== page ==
In November and December 2010, the key debate in the Parliament of Ghana on a bill to assure the effective management of revenues expected from Ghana’s oil and gas production was whether or not to use the country’s petro-carbon resources as collateral for loans that the government may seek.

Many were the debates that raged not only in Parliament but also on radio and TV stations, with technical jargon translated into various Ghanaian languages, albeit with some difficulty. Eventually, the “Ayes” had it, to collateralise Ghana’s oil resources.

The “Nos” went home feeling a little bruised and dejected. But reflecting on this matter, a question arises as to why the nation seems focused on collateralising only its oil resources, gold or cocoa. Of course, it is understood that foreign lenders want to secure their funds with assets they consider as close to liquid cash as possible, readily tradable and recoverable. Cocoa and oil seem to be good assets for such tradability.

Nevertheless, some creative thinking within the government should also reveal that Ghana has a longer list of tradable assets that could in time be securitised for such transactions, if all we are seeking are national assets that could potentially be bought and sold, to be secured against foreign or even domestic borrowing.

After all, only last November a signing ceremony for the STX housing deal had to be called off at the Castle because a number of MPs on the minority side in Parliament had argued against and succeeded in getting removed a clause in the STX contract that would have pledged Ghana’s oil against the loan for this multi-billion dollar housing project. So here a major housing initiative was getting stalled because MPs believed Ghana did not have sufficient natural resources to pledge against its borrowings.

Prof. Hernando de Soto Polar, the Peruvian economist and a former central banker, who has visited Ghana several times, and who is President of the Institute for Liberty and Democracy, has argued in favour of the “wealth at the bottom of the pyramid”. He has written that if most poor people could simply get titles to the lands they lived on, they could use such titles as collateral, be eligible to borrow, and their lifestyles could change overnight. And such transformation, he believes, should be at the heart of any nation’s emergence from poverty.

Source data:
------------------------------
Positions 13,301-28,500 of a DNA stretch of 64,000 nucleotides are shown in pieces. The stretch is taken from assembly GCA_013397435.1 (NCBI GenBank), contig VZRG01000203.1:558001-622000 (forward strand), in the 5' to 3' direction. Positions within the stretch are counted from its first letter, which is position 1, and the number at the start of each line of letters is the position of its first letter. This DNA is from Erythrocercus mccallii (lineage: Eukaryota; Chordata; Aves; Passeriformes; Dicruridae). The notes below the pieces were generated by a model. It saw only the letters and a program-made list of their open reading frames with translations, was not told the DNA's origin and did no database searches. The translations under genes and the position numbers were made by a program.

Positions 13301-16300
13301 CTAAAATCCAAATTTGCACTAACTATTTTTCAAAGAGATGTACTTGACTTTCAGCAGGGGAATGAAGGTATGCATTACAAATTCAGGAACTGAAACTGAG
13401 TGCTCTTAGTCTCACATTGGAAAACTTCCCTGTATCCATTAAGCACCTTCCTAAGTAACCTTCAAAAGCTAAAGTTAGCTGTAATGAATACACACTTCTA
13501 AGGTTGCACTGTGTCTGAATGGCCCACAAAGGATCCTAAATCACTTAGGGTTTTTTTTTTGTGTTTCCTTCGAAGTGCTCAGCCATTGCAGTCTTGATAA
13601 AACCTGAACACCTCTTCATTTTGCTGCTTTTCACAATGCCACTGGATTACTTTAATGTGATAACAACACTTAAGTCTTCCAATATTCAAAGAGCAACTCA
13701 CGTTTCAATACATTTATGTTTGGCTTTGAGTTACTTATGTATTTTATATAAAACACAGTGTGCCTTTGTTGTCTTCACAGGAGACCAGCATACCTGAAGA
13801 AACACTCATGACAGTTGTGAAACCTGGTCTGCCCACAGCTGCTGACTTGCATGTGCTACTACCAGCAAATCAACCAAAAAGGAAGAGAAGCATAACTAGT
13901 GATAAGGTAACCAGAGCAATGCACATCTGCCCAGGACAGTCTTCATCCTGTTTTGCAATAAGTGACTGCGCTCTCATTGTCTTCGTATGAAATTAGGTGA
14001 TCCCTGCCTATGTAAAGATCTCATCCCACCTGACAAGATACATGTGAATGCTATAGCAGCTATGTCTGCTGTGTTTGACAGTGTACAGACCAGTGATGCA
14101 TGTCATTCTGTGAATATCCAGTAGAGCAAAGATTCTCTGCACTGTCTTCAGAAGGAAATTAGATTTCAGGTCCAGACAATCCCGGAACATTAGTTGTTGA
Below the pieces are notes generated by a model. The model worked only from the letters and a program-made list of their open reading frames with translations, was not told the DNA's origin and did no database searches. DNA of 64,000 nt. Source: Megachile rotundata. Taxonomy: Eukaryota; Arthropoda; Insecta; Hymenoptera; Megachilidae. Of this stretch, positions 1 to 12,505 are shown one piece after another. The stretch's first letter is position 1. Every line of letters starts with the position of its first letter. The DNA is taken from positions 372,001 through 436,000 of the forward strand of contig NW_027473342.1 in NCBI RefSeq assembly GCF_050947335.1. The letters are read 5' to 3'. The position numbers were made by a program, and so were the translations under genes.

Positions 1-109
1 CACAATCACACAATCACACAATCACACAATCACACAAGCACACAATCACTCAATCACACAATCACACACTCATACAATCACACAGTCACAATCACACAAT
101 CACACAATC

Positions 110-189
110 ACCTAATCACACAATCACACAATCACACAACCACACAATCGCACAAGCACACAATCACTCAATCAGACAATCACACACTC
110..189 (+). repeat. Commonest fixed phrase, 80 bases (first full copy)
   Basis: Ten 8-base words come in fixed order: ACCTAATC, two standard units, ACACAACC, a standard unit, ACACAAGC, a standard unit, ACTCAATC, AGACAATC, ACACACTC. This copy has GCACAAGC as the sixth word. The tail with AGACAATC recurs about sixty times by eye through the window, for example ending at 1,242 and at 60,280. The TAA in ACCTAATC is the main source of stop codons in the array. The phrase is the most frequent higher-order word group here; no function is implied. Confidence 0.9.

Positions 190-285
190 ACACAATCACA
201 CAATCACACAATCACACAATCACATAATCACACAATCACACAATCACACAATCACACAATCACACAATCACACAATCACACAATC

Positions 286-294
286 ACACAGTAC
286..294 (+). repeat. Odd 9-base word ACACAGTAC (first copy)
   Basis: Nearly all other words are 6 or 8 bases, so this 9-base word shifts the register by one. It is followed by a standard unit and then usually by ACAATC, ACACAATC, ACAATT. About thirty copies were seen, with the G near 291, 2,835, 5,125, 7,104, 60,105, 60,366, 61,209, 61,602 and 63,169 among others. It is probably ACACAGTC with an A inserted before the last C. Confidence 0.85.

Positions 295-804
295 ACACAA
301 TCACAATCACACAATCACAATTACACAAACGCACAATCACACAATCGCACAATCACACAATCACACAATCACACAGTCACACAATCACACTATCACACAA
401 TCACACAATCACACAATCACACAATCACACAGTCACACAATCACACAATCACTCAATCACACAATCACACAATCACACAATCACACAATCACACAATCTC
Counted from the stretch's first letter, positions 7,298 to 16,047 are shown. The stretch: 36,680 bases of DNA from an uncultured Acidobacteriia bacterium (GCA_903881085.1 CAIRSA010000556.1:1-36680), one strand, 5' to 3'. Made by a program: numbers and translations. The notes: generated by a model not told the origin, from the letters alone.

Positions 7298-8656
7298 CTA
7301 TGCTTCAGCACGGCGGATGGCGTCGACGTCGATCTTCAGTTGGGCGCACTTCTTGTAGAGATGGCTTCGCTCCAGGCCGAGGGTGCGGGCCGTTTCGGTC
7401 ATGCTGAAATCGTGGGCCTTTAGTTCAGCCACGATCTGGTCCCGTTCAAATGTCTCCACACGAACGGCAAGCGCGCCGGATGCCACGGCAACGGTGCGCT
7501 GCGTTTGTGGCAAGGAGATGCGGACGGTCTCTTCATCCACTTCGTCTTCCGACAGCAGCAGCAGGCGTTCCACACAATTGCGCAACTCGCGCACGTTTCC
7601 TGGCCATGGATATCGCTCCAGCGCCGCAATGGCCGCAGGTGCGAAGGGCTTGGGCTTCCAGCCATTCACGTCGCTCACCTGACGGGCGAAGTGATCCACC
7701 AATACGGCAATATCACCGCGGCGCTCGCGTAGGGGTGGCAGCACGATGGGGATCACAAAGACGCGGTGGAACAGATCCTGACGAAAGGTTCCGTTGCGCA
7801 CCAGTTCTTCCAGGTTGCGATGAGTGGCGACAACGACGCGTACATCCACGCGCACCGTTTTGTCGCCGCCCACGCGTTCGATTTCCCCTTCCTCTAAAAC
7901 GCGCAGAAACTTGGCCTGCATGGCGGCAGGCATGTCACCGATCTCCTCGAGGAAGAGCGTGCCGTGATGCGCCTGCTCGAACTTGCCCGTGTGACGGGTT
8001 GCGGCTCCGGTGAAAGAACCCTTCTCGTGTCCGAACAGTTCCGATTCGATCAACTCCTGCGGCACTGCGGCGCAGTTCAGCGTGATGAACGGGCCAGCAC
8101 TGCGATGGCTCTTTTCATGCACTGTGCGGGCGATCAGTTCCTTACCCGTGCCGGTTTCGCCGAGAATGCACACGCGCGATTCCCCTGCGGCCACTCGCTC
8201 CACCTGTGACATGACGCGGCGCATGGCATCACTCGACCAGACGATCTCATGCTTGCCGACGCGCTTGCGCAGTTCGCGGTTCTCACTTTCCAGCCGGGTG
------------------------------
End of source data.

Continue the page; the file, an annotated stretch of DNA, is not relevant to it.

It is little known by Ghanaians, for example that all the 30-odd castles and forts scattered around the coasts of Ghana, most of which are put to little use throughout the year, have monetary values that could be assessed, quantified, securitised, mortgaged, traded and indeed used for collateral.

Why not? Save the Osu Castle, which currently serves as the Office of The President, most of the castles, especially the larger ones such as those at Cape Coast and Elmina, simply stand against the buffeting winds and waves of the Atlantic Ocean year after year, earning Ghana very little by way of development resources. For the avoidance of doubt, using such edifices for collateral does not mean that they are suddenly to be owned by foreign entities, such as Chinese banks or even the governments of the lending countries.


If a 10-storey Foreign Ministry building goes up in smoke or a former President’s house gets burnt, government has no one to turn to for restitution.


It does mean though that should we fail to repay certain loans, ownership of such property would pass to the lender. But the beauty of mortgaging or collateralising the physical assets of Ghana, is that the buildings cannot be taken away, but the foreign owners, if it ever came to that would be empowered to valorise these relics of European colonisation and the slave trade, and to make better use of those properties than Ghana has so far done. After all, what would we have lost by handing over to European ownership fortresses that were built by Europeans in the 16th and 17th Centuries which we are not sure what to do with, if in the meantime a $200 million dollar loan (for which that Castle was collateralised) has enabled us to complete a railway line from Takoradi to Accra or from Tema to Ho?

At the personal level, many Ghanaians are familiar with cases where an individual who has taken too much credit from his local fufu chop bar and is unable to pay, has had to leave their wristwatch or other valuable with the chop bar owner as collateral, until the debt is paid. And there are some Ghanaian non-bank financial institutions which are quite famous for the speed with which they go after your collateral if you are unable to pay their exorbitant interest rates. Many sporting enthusiasts are aware that many of the sports stadia in Europe are owned by private companies or individuals. In the UK, most sports clubs own their own stadia. So, if the Accra Sports Stadium, for example, has a value of US$100 million, and the Kumasi stadium has a value of US$75 million, what stops the country from using these and other stadia, with a total value of say US$300 million as collateral to assure the development of an integrated aluminium industry for Ghana? In such an instance, nothing stops the selected stadia from being used as Asset-Backed Commercial Paper or even a Bespoke Collateralised Debt Obligation (CDO), a Collateralised Bond Obligation (CBO) or a Collateralised Mortgage Obligation (CMO), with smart investment banks in Ghana enjoying a “pass-through rate” for their fees.